artscape Japan
artscape Japanese site
Monthly Mail Contact Us
HOME FOCUS  PICKS MUSEUM DB ABOUT
HOME > FOCUS > A Circular View of the 21st-Century City: Tokyo Metabolizing
Focus: More Focus

Focus features two in-depth reviews each month of fine art, architecture and design exhibitions and events at art museums, galleries and alternative spaces around Japan. The contributors are non-Japanese art critics living in Japan.

A Circular View of the 21st-Century City: Tokyo Metabolizing
Susan Rogers Chikuba
The juxtaposition of open and closed spaces in Koh Kitayama's Yutenji Apartments (Meguro ward) is a study in restoring a relational context to city living, whereby residents and their neighborhoods are no longer isolated. The exhibition recreates the work in 1:20 scale.
Yutenji Apartments by Koh Kitayama; 2010 © Architecture Workshop; photo by Daici Ano

Tokyo's constant flux, its organic ability to change appearance seemingly overnight, has intrigued and vexed visitors and residents alike since the city's earliest days. This perpetual cycle of destruction and renewal inspired the radical Metabolist movement led by prominent Japanese architects in the 1960s, now revisited -- from a humanist perspective -- in house inside city outside house -- Tokyo Metabolizing at Tokyo Opera City Art Gallery.

An expanded version of the Japan Pavilion presentation curated by Koh Kitayama at last year's Venice Biennale, the show is a collaborative effort by Kitayama, Yoshiharu Tsukamoto and Momoyo Kaijima of Atelier Bow-Wow, and Ryue Nishizawa. They posit that if a home is a reflection of the dreams and aspirations of its occupants, then it is the unsung residential areas rather than the skyscrapers and megadevelopments of the commercial sphere that give a city its distinctive energy, and where we are most likely to find hints of its future.

Via filmic and photographic essays and large-scale models of their recent works, the architects examine Tokyo's urban image from both practical and theoretical standpoints, and in so doing make much sense out of its chaotic messiness. In particular, their typology of site contexts and development patterns is so fittingly persuasive that you may find yourself applying these models to the streetscapes you pass on the way home, reading familiar scenes in a new light.

In the densely built neighborhood of Sugacho between Shinjuku and Yotsuya, Atelier Bow-Wow's "House & Atelier" combines the architect couple's living quarters and workspaces under one roof, gently demarcating these areas with screens. The exhibition shows the spaces in near half-scale.
House & Atelier; 2005 © Atelier Bow-Wow

It's oddly reassuring to take pause and consider that Tokyo's eccentricity is not something that is "out there happening to us," but a fuzzy complex intrinsic to its inhabitants' own everyday behavior. "The noise and bustle continue," the folklorist and manga artist Shigeo Miyao (1902-82) once wrote of this city, "but they are merely the heartbeats and laboring breaths of a vigorous city striving to catch up with its citizens." Amen to that -- and Kitayama et al. would certainly agree.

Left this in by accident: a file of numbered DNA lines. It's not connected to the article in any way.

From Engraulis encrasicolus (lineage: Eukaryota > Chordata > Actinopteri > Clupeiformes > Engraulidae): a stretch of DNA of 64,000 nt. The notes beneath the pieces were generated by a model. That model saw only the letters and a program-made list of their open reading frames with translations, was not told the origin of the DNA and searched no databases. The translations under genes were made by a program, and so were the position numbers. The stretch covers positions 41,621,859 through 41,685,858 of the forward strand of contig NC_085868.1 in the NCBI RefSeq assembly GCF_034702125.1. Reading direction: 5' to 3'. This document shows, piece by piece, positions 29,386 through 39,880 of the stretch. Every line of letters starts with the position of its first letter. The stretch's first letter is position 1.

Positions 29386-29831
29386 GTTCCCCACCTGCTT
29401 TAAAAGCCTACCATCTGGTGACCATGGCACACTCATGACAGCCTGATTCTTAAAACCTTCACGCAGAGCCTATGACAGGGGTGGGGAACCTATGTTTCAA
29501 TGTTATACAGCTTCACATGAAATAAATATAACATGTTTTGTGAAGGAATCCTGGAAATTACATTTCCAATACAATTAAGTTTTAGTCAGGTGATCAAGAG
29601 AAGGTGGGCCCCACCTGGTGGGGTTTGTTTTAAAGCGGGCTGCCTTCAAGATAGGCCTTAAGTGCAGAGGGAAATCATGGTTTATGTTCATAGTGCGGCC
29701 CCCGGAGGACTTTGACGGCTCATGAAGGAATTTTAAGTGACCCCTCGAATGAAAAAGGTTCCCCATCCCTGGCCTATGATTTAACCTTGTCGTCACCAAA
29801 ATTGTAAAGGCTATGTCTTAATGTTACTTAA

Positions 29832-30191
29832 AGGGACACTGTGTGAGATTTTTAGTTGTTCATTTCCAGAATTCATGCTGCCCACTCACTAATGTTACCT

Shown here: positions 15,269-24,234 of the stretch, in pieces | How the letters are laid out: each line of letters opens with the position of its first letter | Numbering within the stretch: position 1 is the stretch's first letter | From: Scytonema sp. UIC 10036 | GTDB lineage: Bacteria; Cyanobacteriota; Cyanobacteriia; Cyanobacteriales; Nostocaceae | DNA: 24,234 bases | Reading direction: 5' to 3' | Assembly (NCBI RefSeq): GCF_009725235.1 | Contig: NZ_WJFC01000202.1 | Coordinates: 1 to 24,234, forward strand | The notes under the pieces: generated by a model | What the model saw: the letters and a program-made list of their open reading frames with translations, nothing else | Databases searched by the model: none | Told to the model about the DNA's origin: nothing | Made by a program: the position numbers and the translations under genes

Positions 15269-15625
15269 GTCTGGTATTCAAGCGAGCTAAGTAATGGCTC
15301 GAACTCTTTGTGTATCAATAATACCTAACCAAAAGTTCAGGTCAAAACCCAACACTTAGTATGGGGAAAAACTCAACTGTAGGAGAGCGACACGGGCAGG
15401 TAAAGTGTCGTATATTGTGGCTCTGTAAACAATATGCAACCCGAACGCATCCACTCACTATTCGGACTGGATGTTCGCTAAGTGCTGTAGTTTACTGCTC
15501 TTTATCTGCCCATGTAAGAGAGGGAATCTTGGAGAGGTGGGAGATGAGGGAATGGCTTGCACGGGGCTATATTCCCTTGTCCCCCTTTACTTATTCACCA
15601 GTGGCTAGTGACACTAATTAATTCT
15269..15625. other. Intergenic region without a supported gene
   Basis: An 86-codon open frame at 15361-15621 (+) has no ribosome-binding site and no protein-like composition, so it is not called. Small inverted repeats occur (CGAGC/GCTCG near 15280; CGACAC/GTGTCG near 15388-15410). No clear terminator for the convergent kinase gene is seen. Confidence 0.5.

In conjunction with the show, several informal talks (conducted in Japanese) are planned at the gallery: on September 6, urban design critic Hidetoshi Ohno and Koh Kitayama; on September 15, urban and architectural historian Hidenobu Jinnai and Koh Kitayama; and on September 18, community designer Mariko Saigo and architect Momoyo Kaijima of Atelier Bow-Wow. Advance reservations are required; please check the gallery website for details.

The admission ticket to Tokyo Metabolizing includes entrance to two concurrent shows on the gallery's upper floor: one featuring the wood-and-bronze sculptures of Tomoyuki Hotai; the other, yuzen-dyed silks by textile artist Toru Ishii, whose humorous portrayal of local city scenes dovetails nicely with the Tokyo Metabolizing themes.

The six dwellings of Ryue Nishizawa's Moriyama House (Ota ward) are programmed like so many building blocks strewn about, with intimate passageways and open spaces between them that link with the surrounding community. The exhibition presents this work in 1:2 scale.
Moriyama House by Ryue Nishizawa; 2005 © Office of Ryue Nishizawa

All photographs provided by Tokyo Opera City Gallery

house inside city outside house -- Tokyo Metabolizing
Tokyo Opera City Art Gallery
16 July - 2 October 2011
image
Susan Rogers Chikuba
Susan Rogers Chikuba, a Tokyo-based writer, editor and translator, has been following popular culture, architecture and design in Japan for 25 years. She covers the country's travel, real estate, hospitality and culinary scenes for domestic and international publications.
More Focus
Recent Articles
FOCUS
Secret Garden: Photographer Yumiko Izu's Lyrical Prints
Susan Rogers Chikuba
1 July 2014
FOCUS
From the Vaults: The New National Archives of Modern Architecture
Nicolai Kruger
1 July 2014
HERE/THERE
A Grab-Bag of Installations: The Hakone Open-Air Museum "Meets Art"
Alan Gleason
1 July 2014
PICKS
Nostalgia and Fantasy: Imagination and Its Origins in Contemporary Art
1 July 2014
FOCUS
The Classical Beauties of Ukiyo-e
Christopher Stephens
2 June 2014
FOCUS
Training Passion: The Hara Model Railway Museum
Lucy Birmingham
2 June 2014
HERE/THERE
Spiritual Worlds at the Photography Museum
Alan Gleason
2 June 2014
PICKS
Kineo Kuwabara's Photographs: Tokyo Sketches of 60 Years
2 June 2014
>> Back Issues
ggg ddd CCGA LOUVRE-DNP MUSEUM LAB English LOUVRE-DNP MUSEUM LAB Francais Maison des Musées du Monde
DNP Art Communications ©1996-2014 DAI NIPPON PRINTING Co., Ltd.
artscape is the registered trademark of DAI NIPPON PRINTING Co., Ltd.